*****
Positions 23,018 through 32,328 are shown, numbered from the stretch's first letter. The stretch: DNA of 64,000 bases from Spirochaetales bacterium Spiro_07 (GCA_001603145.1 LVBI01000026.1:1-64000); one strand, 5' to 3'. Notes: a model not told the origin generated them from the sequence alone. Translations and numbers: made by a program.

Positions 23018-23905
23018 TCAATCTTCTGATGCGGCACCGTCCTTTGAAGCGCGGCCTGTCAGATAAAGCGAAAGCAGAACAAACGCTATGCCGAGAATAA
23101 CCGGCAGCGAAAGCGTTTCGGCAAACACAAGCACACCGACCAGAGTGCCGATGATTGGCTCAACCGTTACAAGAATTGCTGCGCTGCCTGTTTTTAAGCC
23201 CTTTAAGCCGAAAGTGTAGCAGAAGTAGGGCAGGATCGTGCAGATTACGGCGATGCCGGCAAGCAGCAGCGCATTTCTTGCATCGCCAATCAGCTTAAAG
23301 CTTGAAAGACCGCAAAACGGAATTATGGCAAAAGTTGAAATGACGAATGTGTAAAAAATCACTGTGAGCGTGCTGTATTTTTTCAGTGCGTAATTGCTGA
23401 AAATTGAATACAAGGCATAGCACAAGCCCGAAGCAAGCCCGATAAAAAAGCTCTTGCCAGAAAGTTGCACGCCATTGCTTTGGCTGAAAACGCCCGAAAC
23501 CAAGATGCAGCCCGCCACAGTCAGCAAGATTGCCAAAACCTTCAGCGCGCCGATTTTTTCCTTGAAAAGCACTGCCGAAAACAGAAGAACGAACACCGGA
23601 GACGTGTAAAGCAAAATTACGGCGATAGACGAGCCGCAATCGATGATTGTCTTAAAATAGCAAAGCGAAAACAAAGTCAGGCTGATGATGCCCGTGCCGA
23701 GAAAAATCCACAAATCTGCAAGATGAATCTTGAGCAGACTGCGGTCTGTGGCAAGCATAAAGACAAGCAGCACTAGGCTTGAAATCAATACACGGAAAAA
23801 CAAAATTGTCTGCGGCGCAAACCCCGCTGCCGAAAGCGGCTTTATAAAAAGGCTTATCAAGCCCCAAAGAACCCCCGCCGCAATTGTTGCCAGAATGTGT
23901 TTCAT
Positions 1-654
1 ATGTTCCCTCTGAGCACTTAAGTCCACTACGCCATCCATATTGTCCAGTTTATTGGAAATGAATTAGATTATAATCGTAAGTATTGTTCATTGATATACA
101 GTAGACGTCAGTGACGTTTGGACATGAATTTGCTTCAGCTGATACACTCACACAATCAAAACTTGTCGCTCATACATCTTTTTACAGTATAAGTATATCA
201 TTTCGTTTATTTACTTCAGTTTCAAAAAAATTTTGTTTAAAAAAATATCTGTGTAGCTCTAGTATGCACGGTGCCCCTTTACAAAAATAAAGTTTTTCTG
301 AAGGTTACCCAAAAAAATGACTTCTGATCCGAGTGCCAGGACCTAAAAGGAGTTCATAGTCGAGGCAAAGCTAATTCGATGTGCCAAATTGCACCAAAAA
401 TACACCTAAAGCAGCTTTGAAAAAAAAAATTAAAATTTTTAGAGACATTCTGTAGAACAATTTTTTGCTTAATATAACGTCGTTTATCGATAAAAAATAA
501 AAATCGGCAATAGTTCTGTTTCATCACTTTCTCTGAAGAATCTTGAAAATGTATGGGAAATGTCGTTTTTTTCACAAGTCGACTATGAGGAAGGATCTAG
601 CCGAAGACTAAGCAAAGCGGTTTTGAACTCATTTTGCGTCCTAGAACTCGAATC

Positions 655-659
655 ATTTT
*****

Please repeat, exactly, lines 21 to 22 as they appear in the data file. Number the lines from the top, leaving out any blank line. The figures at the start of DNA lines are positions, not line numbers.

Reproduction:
Positions 655-659
655 ATTTT